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    There are clear gains in having a single API, and clear gains in having it based on ids. OP's role as a sole developer is clearly not only implementation, but the design as well, and he is paid for his knowlegde in this area. Blindly following boss' requests, without a pushback, would be at least borderline unprofessional, even if eventually the boss has a point. – Frax Oct 24 '18 at 21:19
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For example, when you hit /api/customers you may get back related data in the form of Ids: { name: "Bob", FavoriteProducts: [ 1, 2, 5] }.

This works great for the front-end. There are many pages that load the related data on demand, sometimes we show a customer summary for example and don't use the FavoriteProducts, sometimes we show a huge table of customers so all that related data would take forever to load.

Your boss has a use case here and your concern about performance is also valid. I don't think they are conflicting and addressing them both will make a better API.

For the API, I have to say that if I do a GET /api/customers/ I prefer to see a response like { name: "Bob", FavoriteProducts: [ "Plastic Spiders", "Candy", "Pumpkins"] }

On the performance side, I know you did some benchmark from comments, I think you need to profile your differently. The reason for that is the performance issues are there to be fixed, they shouldn't shape the form of the API (within reasons, of course).

One way to see this is to put sample responses in files and have a server serve these static files so you can see the difference between the two API style. I.e. :

GET /api/customers   <-- returns fav product IDs
GET /api/favorite_products/1
GET /api/favorite_products/2
GET /api/favorite_products/5

vs.

GET /api/customers <-- this one returns related fav products

I didn't try that myself but pretty sure the second one will be faster because of less round trips. This is what most customers would want. Even if I don't need the fav products, doesn't bother me, it's still only one call.

Of course, when implemented with all the extra look ups there will be performance hit and have to be addressed. It is not impossible to remove most of the extra load, e.g. by storing data differently, using in-memory key-value store, caching etc.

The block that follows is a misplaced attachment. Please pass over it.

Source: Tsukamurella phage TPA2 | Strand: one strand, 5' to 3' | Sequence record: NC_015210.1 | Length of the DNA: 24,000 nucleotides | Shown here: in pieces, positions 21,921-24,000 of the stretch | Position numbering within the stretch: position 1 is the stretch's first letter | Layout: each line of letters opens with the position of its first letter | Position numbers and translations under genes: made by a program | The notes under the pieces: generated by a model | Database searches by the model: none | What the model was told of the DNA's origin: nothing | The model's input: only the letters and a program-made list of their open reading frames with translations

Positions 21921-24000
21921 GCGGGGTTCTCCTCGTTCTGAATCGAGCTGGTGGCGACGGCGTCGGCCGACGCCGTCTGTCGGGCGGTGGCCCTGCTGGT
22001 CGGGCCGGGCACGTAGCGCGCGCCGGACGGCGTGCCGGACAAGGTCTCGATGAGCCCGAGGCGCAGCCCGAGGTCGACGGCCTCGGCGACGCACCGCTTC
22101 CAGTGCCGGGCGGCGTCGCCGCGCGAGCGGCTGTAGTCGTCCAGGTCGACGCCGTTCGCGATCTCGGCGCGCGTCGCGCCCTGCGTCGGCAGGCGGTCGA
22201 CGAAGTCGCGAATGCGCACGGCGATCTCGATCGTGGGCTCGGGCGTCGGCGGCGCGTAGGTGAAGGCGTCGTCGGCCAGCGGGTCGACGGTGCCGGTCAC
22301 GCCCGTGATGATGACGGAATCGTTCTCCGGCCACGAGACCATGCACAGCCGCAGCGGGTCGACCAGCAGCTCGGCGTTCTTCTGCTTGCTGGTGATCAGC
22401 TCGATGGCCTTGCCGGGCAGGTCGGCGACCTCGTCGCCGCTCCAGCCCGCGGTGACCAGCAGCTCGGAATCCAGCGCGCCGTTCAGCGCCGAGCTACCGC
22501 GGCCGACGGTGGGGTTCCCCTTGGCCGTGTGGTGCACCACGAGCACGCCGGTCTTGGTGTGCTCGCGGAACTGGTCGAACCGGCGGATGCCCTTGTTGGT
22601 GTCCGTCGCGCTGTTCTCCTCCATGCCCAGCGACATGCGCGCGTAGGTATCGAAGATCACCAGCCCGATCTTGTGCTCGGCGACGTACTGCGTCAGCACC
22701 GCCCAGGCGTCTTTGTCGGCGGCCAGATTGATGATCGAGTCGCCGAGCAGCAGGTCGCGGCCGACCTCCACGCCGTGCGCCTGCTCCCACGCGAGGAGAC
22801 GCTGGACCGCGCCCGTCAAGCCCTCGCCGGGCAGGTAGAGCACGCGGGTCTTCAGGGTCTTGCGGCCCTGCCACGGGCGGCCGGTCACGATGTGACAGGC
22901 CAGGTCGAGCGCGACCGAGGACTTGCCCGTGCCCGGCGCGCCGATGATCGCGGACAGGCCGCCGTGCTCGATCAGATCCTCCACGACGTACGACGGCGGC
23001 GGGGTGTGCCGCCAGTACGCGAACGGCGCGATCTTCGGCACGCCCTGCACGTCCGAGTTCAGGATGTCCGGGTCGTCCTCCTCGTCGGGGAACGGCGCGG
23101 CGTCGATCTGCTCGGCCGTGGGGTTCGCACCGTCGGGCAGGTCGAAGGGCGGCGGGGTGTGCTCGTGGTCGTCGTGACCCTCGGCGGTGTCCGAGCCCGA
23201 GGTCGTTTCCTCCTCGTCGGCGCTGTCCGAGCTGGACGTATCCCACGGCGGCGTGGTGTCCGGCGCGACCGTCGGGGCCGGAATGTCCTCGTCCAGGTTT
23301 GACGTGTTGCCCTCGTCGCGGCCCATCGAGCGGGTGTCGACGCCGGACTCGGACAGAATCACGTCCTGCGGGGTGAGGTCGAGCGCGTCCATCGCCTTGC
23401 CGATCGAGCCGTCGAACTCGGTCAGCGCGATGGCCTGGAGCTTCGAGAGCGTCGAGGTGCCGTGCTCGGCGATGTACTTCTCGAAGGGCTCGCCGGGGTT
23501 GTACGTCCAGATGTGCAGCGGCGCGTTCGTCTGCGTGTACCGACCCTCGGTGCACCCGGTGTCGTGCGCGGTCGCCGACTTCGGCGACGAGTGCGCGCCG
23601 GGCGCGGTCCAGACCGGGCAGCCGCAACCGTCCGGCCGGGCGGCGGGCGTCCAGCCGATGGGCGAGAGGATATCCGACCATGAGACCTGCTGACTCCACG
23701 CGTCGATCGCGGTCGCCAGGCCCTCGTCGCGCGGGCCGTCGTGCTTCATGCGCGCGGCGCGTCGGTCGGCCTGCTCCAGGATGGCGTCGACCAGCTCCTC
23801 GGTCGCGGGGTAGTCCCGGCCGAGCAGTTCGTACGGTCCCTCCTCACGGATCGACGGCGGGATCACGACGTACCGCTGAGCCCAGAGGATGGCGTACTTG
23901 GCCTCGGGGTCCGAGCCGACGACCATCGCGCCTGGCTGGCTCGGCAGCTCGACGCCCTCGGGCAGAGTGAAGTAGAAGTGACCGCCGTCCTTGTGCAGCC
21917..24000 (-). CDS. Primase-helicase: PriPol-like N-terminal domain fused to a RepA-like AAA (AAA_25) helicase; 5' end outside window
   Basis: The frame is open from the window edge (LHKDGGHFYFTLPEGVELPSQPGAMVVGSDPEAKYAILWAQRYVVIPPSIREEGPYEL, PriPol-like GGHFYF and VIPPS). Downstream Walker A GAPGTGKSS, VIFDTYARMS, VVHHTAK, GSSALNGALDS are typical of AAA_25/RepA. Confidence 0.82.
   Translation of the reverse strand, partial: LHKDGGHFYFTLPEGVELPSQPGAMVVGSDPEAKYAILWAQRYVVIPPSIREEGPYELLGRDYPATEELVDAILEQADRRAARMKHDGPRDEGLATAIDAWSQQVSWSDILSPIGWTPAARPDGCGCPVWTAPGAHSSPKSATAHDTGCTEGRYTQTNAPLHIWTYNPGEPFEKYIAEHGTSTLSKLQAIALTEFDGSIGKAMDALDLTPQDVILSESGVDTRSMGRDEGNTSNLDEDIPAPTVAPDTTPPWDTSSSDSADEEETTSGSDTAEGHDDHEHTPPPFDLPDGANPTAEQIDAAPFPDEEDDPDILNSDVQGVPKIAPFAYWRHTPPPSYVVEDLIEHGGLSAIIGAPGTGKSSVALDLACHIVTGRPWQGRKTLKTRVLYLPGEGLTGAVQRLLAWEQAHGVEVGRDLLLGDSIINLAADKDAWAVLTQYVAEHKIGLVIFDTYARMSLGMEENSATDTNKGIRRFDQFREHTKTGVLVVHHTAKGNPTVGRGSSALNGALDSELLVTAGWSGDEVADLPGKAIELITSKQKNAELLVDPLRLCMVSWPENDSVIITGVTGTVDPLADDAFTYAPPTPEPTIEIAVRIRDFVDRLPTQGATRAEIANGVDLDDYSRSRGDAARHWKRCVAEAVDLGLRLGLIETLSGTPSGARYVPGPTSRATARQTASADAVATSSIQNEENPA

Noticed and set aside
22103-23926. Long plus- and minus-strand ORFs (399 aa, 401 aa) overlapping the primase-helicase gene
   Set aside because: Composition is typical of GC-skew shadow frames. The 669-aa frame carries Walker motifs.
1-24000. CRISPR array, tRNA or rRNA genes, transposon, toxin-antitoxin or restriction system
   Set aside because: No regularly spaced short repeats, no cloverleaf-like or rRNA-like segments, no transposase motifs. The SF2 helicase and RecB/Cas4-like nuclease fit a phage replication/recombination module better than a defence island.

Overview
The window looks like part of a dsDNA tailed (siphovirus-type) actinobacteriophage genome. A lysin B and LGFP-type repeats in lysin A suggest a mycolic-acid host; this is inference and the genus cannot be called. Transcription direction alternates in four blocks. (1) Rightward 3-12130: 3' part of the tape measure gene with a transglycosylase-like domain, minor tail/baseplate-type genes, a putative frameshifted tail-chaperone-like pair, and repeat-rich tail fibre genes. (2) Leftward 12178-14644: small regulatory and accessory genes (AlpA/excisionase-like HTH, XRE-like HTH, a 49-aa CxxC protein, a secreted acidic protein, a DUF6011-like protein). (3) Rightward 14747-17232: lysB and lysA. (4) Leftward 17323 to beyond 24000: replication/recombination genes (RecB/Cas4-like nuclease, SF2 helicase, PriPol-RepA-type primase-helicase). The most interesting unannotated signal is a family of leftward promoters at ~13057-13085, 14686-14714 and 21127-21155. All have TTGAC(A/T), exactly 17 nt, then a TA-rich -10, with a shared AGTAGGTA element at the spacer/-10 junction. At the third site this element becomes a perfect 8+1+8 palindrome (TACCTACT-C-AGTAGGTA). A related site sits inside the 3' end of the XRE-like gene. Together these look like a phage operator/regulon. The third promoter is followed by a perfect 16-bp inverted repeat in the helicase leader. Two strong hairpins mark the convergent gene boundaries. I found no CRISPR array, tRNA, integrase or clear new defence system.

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Option C. Best of both worlds.

To help think about this problem I'd like to express this idea in terms of entity relationships, which you can think of as database tables if it is easier.

The model

Based on this example...

{ name: "Bob", FavoriteProducts: [ 1, 2, 5] }.

...I am inferring the following entities:

  1. Customer, with a primary key of CustomerID
  2. Product, with a primary key of ProductID
  3. CustomerProduct, with a compound key of CustomerID + ProductID, which when taken separately also act as foreign keys to their respective tables.

The way you want to do it

You want two API calls.

  1. One call returns a single row from Customer and several rows from CustomerProduct
  2. One call returns a single row from Product

The way your boss wants to do it

  1. One call that returns data from Customer, CustomerProduct, and Product.

Option C. My recommendation

This is just like yours-- two calls-- but dividing the entities differently.

  1. One call to get a single Customer
  2. One call to get that customer's entire CustomerProduct list and any associated records from Product

This is a much more natural way to divide the work and much easier for a client to use-- they either want the products or not, and the IDs by themselves are useless.

This will also reduce the number of calls your web server will need to handle, and will reduce the load on your database, since the database will be able to use a single index seek followed by a single index scan to get the entire list. If the client asked for each product one by one, this would be impossible.

Finally, this design will get rid of some nasty concurrency/consistency bugs that could occur. For example, what if, in the middle of retrieving the list of a customer's products, something in the list changed, or one of the products was discontinued? While rare, these sort of issues could drive you insane, because they are hard to reproduce. By getting the list and the related records all in one go, that problem is completely avoided.